Source: Tracy McGrady, Pistons agree

DETROIT -- Tracy McGrady has agreed to a one-year, $1.35 million contract with the Detroit Pistons, a source told ESPN.com.

McGrady played in just 30 games last season for the Houston Rockets and New York Knicks. He had major surgery on his right knee in the middle of the 2008-09 season.

The seven-time All-Star and two-time scoring champion drew some interest from the Chicago Bulls this summer.

Bulls vice president of basketball operations John Paxson told "The Waddle & Silvy Show" on ESPN 1000 that McGrady had "a very good workout" for the team, but didn't fit with the Bulls' plans.

"He's a good guy. But we just felt that given where we're at, and the way we want to play, we do want to be more of an up-tempo team on the offensive end. We want to run and push the ball," Paxson said.

"It was more based on the youth of our team and where we're at. He'll do well. Tracy looked like he was just going to turn the corner physically," he said.

The 6-foot-8 wing averaged 8.2 points last season, his lowest-scoring season since 1997-98, when he was a rookie with the Toronto Raptors after skipping college. Just two years ago, though, he averaged 21-plus points for the eighth time in his career.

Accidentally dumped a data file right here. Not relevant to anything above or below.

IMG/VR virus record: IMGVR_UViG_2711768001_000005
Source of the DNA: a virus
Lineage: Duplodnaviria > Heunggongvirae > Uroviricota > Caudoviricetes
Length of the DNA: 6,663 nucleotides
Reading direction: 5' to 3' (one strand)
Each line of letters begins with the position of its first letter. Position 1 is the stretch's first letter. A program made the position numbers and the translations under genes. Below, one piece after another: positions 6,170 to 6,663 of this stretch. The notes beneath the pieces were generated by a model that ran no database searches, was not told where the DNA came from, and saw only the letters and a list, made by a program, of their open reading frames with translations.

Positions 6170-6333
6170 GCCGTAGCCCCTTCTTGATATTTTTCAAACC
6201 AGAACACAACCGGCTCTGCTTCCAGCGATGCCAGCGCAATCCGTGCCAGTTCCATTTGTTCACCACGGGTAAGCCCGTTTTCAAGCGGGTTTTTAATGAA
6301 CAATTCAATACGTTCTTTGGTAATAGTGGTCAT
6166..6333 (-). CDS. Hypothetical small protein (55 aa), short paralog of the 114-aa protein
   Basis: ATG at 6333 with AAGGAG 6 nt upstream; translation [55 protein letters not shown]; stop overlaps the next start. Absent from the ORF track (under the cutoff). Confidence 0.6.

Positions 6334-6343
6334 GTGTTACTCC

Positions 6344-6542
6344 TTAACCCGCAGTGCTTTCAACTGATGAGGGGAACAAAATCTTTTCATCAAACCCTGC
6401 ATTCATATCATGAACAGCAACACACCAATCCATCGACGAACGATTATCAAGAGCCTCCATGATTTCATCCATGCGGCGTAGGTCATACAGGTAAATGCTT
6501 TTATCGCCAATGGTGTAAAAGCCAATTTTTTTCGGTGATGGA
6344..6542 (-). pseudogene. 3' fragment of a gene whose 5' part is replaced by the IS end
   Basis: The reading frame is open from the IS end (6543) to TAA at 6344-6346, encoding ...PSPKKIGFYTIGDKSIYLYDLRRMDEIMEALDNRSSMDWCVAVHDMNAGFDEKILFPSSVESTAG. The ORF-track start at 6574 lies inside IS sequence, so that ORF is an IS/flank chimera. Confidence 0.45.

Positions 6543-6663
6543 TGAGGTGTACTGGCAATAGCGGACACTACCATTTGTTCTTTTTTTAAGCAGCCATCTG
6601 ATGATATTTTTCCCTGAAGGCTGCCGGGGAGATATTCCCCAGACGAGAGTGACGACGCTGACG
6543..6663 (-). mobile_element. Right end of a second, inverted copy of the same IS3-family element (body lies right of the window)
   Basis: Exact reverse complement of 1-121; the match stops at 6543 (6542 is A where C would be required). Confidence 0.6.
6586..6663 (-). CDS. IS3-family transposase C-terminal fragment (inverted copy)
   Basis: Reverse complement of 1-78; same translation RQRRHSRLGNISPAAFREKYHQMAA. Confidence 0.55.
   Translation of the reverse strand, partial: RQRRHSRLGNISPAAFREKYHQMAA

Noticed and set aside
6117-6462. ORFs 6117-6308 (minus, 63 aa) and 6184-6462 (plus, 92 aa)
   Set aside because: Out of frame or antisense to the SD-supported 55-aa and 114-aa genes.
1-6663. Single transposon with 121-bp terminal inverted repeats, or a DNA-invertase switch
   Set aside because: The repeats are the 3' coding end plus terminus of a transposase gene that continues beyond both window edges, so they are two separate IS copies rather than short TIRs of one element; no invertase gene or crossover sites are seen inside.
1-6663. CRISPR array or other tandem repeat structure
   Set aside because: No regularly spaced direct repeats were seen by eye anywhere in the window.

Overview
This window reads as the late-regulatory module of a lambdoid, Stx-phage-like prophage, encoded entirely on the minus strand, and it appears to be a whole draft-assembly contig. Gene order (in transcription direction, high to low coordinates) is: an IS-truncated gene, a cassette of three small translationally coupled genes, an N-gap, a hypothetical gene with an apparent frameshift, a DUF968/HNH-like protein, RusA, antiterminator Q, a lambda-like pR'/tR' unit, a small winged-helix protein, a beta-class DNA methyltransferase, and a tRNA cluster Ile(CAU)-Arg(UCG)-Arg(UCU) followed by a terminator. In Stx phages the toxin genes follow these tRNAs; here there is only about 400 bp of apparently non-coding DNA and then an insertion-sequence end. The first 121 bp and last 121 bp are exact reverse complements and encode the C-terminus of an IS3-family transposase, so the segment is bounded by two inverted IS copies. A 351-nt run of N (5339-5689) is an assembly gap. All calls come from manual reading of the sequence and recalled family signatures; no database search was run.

If McGrady accepts his role, likely as a reserve, he could prove to be a bargain playing for the veteran's minimum even if he doesn't approach his career scoring average of 21.5 points.

"I've made a lot of money over my career and I could retire right now and I could be fine financially," McGrady said in February after he was traded by the Rockets to the Knicks while making $23 million in the last year of his contract. "My kids can be fine when they get older. Money is not an issue for me."

McGrady, who is from Bartow, Fla., was drafted No. 9 overall in the 1997 draft by Toronto. He went to Orlando in a sign-and-trade deal in 2000 and was dealt four years later to Houston.

His last healthy season was five years ago. He missed 34 games during the 2005-06 season with back problems; elbow and knee injuries led to him missing 16 games two years later; and microfracture surgery put his career in jeopardy about 1½ years ago.

If he's relatively healthy, happy and effective for the Pistons, McGrady will provide a boost for a team that missed the playoffs this year for the first time since 2001 with its worst record since 1995.

Information from ESPNChicago.com and The Associated Press contributed to this report.